Allan Caplan recalls clearly that August Friday afternoon two years ago. The veteran defense attorney was going to go home early.

"Then someone came into my office and said there's a woman on the phone and she wants to meet. She's involved in a fraud," Caplan said.

That woman was Deanna Coleman, and that fraud was the $3.65 billion Ponzi scheme orchestrated by Tom Petters.

Coleman came to Caplan's downtown Minneapolis office that day. "She began to tell her story, and it was the best story I had ever heard," said Caplan of the 14-year investment fraud. "She realized there would never be enough money available to pay off all of the investors," Caplan added.

"She wanted to know her exposure. She wanted to know her options," he recalled. "I said, 'Your exposure is you might get to spend the rest of your life in prison if convicted.'"

Caplan made his first extensive public comments about Coleman and the Petters case in a panel appearance on white-collar crime sponsored by the Minnesota chapters of the Turnaround Management Association and the Association for Corporate Growth. Panelists included Assistant U.S. Attorney John Marti, who helped prosecute Petters, and former federal prosecutor Hank Shea, who is a business ethicist at the University of St. Thomas.

Coleman, vice president for operations in Petters' company, was remorseful, Caplan said. He got her permission to take her story to federal authorities in an attempt to "cut a deal" to limit potential charges in exchange for her cooperation.

Caplan contacted Assistant U.S. Attorney Joe Dixon and had "a very interesting conversation."

"This case was too big and explosive. The exposure was too great. I told the government that I had a client in a $3 billion fraud and I could deliver it on a silver platter. But I needed a deal upfront," Caplan said.

Caplan and the government reached agreement on a single charge of conspiracy against Coleman that carried a maximum five-year sentence. She has yet to be sentenced.

Then, Coleman went to the U.S. attorney's office on Sept. 8, 2008, and told her story. Shortly afterward, FBI agents equipped Coleman with devices to secretly tape potentially incriminating conversations with Petters.

Federal authorities moved quickly and aggressively after they heard Coleman's version of events and the $3.65 billion Ponzi scheme masterminded by Petters, Marti recalled.

Marti said Dixon called him into his office the next day and briefed him. "I might need your help," Dixon said, according to Marti. "It was hard to wrap your mind around it," Marti said of the 14-year fraud. "It was a fairly fantastic story."

And then, within hours of turning on her undercover wire, Coleman had Petters on tape saying emphatically, "This is one big [expletive] fraud."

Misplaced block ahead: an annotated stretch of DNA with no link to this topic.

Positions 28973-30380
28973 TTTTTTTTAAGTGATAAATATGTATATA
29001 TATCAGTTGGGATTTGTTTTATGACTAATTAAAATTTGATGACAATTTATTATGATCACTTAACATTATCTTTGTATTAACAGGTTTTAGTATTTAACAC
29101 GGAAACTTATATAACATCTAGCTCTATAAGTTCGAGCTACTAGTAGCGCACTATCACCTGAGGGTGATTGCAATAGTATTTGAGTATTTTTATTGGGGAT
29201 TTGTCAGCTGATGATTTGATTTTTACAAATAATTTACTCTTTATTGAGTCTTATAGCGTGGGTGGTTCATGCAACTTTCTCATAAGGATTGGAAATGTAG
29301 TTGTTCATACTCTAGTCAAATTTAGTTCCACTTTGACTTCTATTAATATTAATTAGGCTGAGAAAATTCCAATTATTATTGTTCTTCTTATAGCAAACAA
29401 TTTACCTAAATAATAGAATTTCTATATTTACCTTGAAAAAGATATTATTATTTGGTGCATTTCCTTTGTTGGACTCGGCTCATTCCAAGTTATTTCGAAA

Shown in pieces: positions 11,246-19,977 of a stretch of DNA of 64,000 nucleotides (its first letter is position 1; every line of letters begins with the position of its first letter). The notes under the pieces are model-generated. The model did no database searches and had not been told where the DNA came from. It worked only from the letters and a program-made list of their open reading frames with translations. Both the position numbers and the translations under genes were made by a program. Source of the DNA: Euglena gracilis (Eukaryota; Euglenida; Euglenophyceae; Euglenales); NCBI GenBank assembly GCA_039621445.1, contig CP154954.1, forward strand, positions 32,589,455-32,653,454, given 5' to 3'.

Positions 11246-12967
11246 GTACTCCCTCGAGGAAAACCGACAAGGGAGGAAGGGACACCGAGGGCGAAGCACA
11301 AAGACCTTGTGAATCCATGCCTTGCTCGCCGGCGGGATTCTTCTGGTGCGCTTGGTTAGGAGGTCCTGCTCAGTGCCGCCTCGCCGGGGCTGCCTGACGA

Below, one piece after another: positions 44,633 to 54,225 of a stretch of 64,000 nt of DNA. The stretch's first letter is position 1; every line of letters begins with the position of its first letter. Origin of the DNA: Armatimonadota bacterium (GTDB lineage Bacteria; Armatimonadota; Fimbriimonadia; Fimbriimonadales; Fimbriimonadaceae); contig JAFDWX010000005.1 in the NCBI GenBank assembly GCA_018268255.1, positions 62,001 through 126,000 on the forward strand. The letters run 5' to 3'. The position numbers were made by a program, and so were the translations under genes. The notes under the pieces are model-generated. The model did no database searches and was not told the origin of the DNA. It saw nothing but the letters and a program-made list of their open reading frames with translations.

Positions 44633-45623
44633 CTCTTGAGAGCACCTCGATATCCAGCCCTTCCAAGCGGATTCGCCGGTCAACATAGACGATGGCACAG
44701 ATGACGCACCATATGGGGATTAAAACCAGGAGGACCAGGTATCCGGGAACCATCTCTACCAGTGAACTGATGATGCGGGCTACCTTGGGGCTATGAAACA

"We were thinking we had something here," Marti said to laughter from the audience of several hundred.

For the next 16 days, "it was a race" to get sufficient evidence to execute search warrants without tipping off Petters and others involved in the criminal enterprise. "We didn't know who were wearing the white hats and who were wearing the black hats," Marti said. "We were trying to get the timing right, and it worked."

On Sept. 24, 150 federal agents executed search warrants on sites in Minnesota, Florida and California.

Marti also recalled the hours leading up to Petters' arrest on Oct. 2, 2008.

Authorities were afraid that Petters might flee the country, and that morning he had been spotted heading toward Minneapolis-St. Paul International Airport. Suddenly every federal agent in Minneapolis was on the lookout for Petters, including a team staked out in front of his Wayzata home. But he was nowhere to be found.

"Three hours later someone said, 'Why don't we go up to the door and knock?'" Marti recalled. Agents found Petters in his home and arrested him.

According to Marti, Petters' response to the agents as they entered his house was, "You really didn't need to do this."

Marti said Petters' Ponzi scheme, which had been constructed on his skill as a salesman, was beginning to collapse from lack of new investors when the government began its whirlwind investigation.

"Many of the victims were wise, sophisticated investors," Marti said. "If you thought you couldn't be taken by Tom Petters, you were looking at a fool in the mirror."

Petters was convicted on 20 counts of fraud, conspiracy and money laundering late last year. He was sentenced to 50 years in prison in April. Both the conviction and the sentence are on appeal.

David Phelps • 612-673-7269